Fair showcases RSO involvement opportunities

Austen Brown, Staff Reporter

The Martin Luther King Jr. University Union was a hub for 90 registered student organizations to present themselves and recruit new students Wednesday afternoon.

Miranda Martinez
Jaclyn Thomas (left), an early childhood and elementary education sophomore, and Katie Gray (right), an early childhood and middle level education senior, discuss being in the New Student and Family programs during the Student Involvement Fair on Wednesday afternoon.

The Student Involvement Fair saw Eastern students exploring the wide array of Eastern RSOs, including fraternities, sororities and clubs.

One such RSO featured was ACTS Campus Ministry, co-managed by Ly’Jerrick and Tania Ward.

Ly’Jerrick Ward said his RSO is meant to help students “develop spiritually.”

“(Students) can become a part of this ministry and have access to events,” Ward said.

He also said ACTS Campus Ministry hosts services every Saturday at Roberts G. Buzzard building at 11 a.m.

“We also have bible studies on Wednesdays in the MLK Union,” he said.

Ward said students involved can form lasting friendships among other members of the RSO in addition to academic and social help.

He said those involved could have a reliable support system and mentorship from fellow students, as well as a source of encouragement.

“Our events are pretty much geared towards helping (students) grow in their faith,” Ward said.

He said the RSO’s events include potlucks, movie nights, dances and bowling nights.

“Even though it is a spiritual organization, it is geared towards fellowship activities too,” he said.

He said the RSO typically has 30 to 45 students involved.

Another organization present was the EIU College Republicans, represented by Noah Hile, a freshman secondary education in mathematics major.

Hile said his RSO has 10 to 15 active members.

He said the purpose of the organization is for “conservative-minded people to get together and talk about different political issues.”

“We do fun events too,” Hile said. “We host pizza parties sometimes … so it doesn’t necessarily always have to be political.”

He also expressed his thoughts on the animosity between democrats and republicans on college campuses.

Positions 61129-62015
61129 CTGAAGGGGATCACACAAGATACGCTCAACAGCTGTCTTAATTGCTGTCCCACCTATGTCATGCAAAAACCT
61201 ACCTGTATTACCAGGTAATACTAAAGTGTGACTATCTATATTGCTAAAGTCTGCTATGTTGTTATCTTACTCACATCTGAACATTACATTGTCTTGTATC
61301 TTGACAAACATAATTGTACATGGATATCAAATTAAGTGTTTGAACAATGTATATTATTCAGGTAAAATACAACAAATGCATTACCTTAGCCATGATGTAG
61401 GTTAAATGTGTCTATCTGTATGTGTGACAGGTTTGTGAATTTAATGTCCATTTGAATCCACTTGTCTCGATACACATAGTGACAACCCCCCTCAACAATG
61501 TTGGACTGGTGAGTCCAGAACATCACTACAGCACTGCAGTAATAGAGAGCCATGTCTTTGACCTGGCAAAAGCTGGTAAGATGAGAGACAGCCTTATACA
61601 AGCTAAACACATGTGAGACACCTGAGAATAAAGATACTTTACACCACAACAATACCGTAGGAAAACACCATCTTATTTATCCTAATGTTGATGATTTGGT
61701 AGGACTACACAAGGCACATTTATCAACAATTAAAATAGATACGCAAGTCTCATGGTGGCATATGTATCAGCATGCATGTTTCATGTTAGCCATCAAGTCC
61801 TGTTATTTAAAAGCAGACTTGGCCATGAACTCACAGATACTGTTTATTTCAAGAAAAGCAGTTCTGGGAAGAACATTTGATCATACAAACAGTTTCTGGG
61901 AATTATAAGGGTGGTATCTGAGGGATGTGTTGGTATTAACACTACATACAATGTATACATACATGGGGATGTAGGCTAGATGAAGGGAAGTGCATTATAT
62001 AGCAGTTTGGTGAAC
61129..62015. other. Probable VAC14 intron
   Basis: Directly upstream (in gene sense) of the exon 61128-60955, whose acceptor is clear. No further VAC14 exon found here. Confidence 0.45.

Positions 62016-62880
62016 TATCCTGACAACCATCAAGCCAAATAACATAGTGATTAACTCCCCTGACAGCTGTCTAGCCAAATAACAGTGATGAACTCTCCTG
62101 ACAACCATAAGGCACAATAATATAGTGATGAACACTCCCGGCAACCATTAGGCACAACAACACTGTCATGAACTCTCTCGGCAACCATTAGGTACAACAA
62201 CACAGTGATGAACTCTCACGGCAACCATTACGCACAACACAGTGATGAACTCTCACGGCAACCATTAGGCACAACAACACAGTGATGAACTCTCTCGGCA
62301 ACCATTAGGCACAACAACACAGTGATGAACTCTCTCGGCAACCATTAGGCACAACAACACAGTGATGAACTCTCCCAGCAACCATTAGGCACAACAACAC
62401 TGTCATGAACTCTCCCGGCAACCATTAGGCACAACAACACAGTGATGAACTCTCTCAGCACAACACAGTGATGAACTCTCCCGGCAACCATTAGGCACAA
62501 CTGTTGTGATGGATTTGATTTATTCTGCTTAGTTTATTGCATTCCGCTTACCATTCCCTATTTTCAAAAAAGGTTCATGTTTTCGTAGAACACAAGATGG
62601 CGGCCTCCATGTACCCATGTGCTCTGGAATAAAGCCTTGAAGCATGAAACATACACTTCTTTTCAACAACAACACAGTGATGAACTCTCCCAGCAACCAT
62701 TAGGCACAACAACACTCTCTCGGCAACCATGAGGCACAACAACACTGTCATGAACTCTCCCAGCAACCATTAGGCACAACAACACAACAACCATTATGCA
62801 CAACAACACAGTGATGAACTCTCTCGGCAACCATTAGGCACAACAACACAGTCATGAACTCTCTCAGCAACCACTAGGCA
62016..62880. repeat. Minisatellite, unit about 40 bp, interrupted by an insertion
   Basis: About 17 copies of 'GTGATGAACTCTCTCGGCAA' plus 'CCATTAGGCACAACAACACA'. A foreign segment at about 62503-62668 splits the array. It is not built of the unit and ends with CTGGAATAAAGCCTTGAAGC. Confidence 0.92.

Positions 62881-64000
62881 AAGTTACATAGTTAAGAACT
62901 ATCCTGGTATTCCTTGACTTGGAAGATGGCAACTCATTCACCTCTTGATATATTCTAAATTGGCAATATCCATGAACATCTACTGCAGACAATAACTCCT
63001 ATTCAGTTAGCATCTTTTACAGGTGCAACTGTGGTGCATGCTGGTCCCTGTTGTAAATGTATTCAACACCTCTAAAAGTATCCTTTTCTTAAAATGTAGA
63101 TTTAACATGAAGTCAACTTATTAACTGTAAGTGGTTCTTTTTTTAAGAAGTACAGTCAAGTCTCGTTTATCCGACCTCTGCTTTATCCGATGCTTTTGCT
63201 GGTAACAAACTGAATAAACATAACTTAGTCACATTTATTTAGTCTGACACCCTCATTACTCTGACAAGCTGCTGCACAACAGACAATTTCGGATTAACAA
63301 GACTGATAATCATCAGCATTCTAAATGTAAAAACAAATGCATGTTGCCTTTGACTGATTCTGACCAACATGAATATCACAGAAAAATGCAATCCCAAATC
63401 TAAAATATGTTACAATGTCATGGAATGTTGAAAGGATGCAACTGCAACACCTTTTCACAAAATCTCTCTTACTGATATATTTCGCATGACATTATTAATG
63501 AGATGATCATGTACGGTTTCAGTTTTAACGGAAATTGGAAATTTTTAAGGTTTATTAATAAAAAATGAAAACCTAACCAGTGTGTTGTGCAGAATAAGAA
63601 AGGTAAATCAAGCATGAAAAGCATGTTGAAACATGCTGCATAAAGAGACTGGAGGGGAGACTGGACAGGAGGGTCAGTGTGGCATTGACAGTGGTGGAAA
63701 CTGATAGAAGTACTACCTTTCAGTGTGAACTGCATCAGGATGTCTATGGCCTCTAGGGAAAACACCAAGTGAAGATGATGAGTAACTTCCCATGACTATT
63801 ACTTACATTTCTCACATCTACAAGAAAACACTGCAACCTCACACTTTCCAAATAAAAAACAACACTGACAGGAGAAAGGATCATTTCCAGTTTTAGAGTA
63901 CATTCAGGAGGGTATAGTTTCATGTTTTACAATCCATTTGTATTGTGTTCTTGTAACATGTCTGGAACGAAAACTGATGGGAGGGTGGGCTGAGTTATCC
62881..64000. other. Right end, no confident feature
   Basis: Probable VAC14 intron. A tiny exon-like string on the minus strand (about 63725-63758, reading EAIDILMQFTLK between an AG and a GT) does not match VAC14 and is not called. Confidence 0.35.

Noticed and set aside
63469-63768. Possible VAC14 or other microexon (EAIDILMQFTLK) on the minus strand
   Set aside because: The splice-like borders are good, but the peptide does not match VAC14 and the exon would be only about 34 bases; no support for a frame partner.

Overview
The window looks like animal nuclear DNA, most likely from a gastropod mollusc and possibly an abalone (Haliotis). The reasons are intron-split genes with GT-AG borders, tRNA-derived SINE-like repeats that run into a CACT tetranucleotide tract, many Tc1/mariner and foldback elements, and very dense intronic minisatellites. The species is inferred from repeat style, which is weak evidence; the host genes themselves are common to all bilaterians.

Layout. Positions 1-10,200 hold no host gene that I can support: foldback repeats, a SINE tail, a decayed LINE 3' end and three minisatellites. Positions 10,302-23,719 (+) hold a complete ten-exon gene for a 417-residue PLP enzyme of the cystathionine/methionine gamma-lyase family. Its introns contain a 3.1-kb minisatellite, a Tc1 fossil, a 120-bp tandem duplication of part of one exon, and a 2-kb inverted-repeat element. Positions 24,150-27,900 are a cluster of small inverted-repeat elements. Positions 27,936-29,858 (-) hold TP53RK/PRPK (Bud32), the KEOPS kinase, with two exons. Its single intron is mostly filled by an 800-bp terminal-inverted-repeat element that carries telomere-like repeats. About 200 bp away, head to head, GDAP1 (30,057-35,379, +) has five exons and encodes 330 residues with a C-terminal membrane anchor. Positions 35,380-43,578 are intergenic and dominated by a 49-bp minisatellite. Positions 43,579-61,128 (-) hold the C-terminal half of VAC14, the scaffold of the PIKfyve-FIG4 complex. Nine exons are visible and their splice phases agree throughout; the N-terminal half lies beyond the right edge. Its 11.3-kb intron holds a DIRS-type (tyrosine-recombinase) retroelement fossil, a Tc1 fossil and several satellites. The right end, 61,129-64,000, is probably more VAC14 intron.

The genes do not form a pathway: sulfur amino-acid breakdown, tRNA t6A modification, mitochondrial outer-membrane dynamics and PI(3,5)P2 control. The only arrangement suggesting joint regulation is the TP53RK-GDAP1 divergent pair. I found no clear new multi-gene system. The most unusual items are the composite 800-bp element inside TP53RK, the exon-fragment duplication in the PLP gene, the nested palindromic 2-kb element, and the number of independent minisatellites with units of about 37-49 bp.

“There’s a clear difference between the political sides here. You can clearly see that there’s a lot of liberals on campus and I think there’s a lot of conservatives that are afraid to speak out,” he said.

He said the EIU College Republicans provide a voice for the few republicans on campus at Eastern.

“When you go on campus and one person claims to be republican, it’s kind of hard to battle the hundreds of people that are against you,” he said.

The EIU College Democrats is currently not an active RSO at Eastern.

Eastern’s Chemistry Club was also in attendance, represented by chemistry professor Ed Treadwell.

Treadwell said the goal of the club was primarily to promote chemistry to students.

“We are a part of a national organization called the American Chemical Society, which is the biggest chemistry organization, so we are a student affiliate of that,” Treadwell said.

The organization celebrates National Chemistry Week, so his RSO also hosts events during that week, which is recognized on the third week of October every year, he said.

The club also celebrates Earth Day.

“We like to go on tours to see what local chemistry or science places are like,” Treadwell said.

One such place was the U.S. Department of Agriculture’s agricultural research lab in Peoria, Illinois.

He said the club also does fun activities such as bowling and game nights.

Several sororities and fraternities appeared at the event, including Sigma Pi and Delta Chi fraternities and Delta Zeta and Sigma sororities, among others.

Austen Brown can be reached at 581-2812 or [email protected].